Revue Neurologique Journal Impact Factor & Information

Publisher: Société Française de Neurologie, Elsevier Masson

Journal description

Au service de l'actualité neurologique. La Revue Neurologique publie des mises au point, des mémoires originaux, des brèves communications, des lettres de l'Editeur... en neurologie, neurochirurgie, neurophysiologie, neuropathologie, neurologie expérimentale et autres disciplines associées. Tribune des équipes francophones et internationales. Organe de diffusion de la recherche francophone et internationale, elle publie des articles scientifiques qui vous permettent de vous tenir informé des grandes acquisitions en neurologie clinique et en neurosciences. Un renouveau éditorial. Soucieuse de maintenir sa place parmi les différents outils de travail des neurologues, la Revue Neurologique maintient une ligne éditoriale de qualité pour répondre aux exigences de ses lecteurs. Soutenue par un Comité Editorial chargé de susciter la soumission d'articles d'équipes de premier rang, la rédaction a mis au point une partie de formation post-universitaire avec un grand nombre de rubriques tres variées

Current impact factor: 0.66

Impact Factor Rankings

2015 Impact Factor Available summer 2016
2014 Impact Factor 0.663
2013 Impact Factor 0.601
2012 Impact Factor 0.51
2011 Impact Factor 0.488
2010 Impact Factor 0.528
2009 Impact Factor 0.605
2008 Impact Factor 0.508
2007 Impact Factor 0.448
2006 Impact Factor 0.501
2005 Impact Factor 0.443
2004 Impact Factor 0.434
2003 Impact Factor 0.456
2002 Impact Factor 0.468
2001 Impact Factor 0.598
2000 Impact Factor 0.692
1999 Impact Factor 1.013
1998 Impact Factor 1.45
1997 Impact Factor 1.11

Impact factor over time

Impact factor

Additional details

5-year impact 0.50
Cited half-life >10.0
Immediacy index 0.17
Eigenfactor 0.00
Article influence 0.14
Website Revue Neurologique website
ISSN 0035-3787
OCLC 163811705
Material type Internet resource
Document type Internet Resource, Computer File, Journal / Magazine / Newspaper

Publisher details

Elsevier Masson

  • Pre-print
    • Author can archive a pre-print version
  • Post-print
    • Author can archive a post-print version
  • Conditions
    • Authors pre-print on any website, including arXiv and RePEC
    • Author's post-print on author's personal website immediately
    • Author's post-print on open access repository after an embargo period of between 12 months and 48 months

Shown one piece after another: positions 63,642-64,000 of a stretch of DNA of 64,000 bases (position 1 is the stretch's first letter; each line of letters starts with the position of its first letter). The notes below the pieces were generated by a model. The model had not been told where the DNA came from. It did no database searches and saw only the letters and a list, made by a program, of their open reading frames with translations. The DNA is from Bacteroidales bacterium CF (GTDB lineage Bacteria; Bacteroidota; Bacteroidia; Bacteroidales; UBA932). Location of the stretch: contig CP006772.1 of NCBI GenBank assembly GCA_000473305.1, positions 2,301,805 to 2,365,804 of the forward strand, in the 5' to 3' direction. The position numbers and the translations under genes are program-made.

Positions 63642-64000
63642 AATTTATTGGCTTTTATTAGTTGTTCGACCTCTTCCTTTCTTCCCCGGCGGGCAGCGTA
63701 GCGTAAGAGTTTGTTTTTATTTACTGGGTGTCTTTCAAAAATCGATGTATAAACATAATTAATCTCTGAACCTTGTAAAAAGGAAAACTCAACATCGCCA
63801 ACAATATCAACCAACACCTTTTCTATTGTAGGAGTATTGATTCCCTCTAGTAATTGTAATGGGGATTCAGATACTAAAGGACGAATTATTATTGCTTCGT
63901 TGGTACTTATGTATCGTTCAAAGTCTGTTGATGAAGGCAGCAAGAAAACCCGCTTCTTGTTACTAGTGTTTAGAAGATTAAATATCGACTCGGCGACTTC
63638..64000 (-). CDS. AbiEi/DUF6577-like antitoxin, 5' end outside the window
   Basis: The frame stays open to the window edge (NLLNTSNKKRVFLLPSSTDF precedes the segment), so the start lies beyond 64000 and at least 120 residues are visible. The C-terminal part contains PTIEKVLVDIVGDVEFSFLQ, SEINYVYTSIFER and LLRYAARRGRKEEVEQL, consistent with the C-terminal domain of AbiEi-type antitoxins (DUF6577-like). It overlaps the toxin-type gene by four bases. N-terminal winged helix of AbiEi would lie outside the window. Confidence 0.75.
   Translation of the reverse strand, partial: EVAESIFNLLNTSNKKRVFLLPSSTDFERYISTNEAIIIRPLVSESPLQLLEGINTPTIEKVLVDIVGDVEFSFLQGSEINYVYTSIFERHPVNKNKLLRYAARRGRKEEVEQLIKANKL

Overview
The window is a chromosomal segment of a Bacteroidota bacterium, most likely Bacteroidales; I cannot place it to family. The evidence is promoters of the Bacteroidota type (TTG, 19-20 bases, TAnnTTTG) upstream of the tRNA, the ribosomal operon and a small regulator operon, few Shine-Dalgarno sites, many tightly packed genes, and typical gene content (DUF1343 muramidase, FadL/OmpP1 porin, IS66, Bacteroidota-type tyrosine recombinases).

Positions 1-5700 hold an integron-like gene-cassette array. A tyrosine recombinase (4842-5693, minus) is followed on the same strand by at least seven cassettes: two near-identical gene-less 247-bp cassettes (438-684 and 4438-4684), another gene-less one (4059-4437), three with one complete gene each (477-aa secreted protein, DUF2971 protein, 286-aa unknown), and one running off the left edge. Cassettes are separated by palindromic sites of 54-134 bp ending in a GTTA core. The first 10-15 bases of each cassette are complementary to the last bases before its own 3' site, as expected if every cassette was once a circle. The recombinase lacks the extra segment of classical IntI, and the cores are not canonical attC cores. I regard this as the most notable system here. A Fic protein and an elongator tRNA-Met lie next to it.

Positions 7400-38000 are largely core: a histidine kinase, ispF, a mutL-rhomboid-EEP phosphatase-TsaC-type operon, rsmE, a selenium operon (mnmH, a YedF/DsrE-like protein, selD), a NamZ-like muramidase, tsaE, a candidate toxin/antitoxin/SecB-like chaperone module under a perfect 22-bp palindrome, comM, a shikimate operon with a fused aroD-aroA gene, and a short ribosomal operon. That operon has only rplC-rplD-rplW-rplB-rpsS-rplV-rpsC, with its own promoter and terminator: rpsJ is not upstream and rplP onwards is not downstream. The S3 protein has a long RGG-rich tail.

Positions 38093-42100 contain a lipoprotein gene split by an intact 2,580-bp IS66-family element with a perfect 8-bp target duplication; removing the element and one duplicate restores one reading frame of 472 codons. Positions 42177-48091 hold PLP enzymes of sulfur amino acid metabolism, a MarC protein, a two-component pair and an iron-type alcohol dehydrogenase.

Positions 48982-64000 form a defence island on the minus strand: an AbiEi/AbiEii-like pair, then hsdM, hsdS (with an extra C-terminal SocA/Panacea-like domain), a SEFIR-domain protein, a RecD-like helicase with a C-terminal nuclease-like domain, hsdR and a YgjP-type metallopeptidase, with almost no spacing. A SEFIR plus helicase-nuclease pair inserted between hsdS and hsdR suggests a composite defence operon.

• Permitted deposit due to Funding Body, Institutional and Governmental policy or mandate, may be required to comply with embargo periods of 12 months to 48 months
    • Author's post-print may be used to update arXiv and RepEC
    • Publisher's version/PDF cannot be used
    • Must link to publisher version with DOI
    • Author's post-print must be released with a Creative Commons Attribution Non-Commercial No Derivatives License
    • Publisher last reviewed on 01/05/2015
    • 'Elsevier Masson' is an imprint of 'Elsevier'
  • Classification
    ​ green

Publications in this journal

  • [Show abstract] [Hide abstract]
    ABSTRACT: Even prior to the introduction of criteria defining the radiologically isolated syndrome (RIS), longitudinal clinical data from individuals with incidentally identified T2 lesions suggestive of multiple sclerosis (MS) were described. Healthy individuals who do not exhibit signs of neurological dysfunction may have a brain MRI performed for a reason other than suspicion of MS that reveals unexpected anomalies highly suggestive of demyelinating plaques given their size, location, and morphology. These healthy subjects lack a history or symptomatology suggestive of MS and fulfill formal criteria for RIS, a recently described MS subtype that shares the phenotype of at-risk individuals for future demyelinating events. A formal description of RIS was first introduced in 2009 by Okuda et al., and defines a cohort of individuals who are at risk for future demyelinating events. European or North American observational studies have found that up to 30-45% of patients presenting with RIS will present with neurological symptoms, either acute or progressive. The median time to clinical conversion differs between studies. It was 2.3 years for a series of French patients and 5.4 years for an American cohort. Most patients who developed clinical symptoms had prior radiological progression. The presence of asymptomatic lesions in the cervical cord indicated an increased risk of progression, either to relapsing or to progressive MS. The consortium studying the epidemiology of RIS worldwide (RISC) presented their first retrospective cohort last year. Data were available for 451 RIS subjects (F: 354 [78.5%]). The mean age at RIS diagnosis was 37.2 years with a mean clinical follow-up time of 4.4 years. The observed 5-year conversion rate to the first clinical event was 34%. Of the converters within this time period, 9.6% fulfilled criteria for primary progressive MS. In the multivariate model, age, sex (male), and lesions within the cervical or thoracic spinal cord were identified as significant predictors for the development of a first clinical event. Cognitive impairment is observed in RIS patients, and two studies demonstrated a significant proportion of patients with cognitive decline compared with healthy controls. Despite progress into the characterization of RIS subjects and into our understanding of risk factors for initial symptom development, the natural course of such cases and risk-profiles for a seminal neurological event, from prospectively acquired data, remain unclear. A prospective study is mandatory to increase our knowledge about these asymptomatic patients and individual therapeutic initiatives cannot be undertaken until a prospective clinical study demonstrates the benefit of introducing a disease modifying treatment for this very early stage of a chronic demyelinating disease.
    Revue Neurologique 09/2015; DOI:10.1016/j.neurol.2015.05.001
  • [Show abstract] [Hide abstract]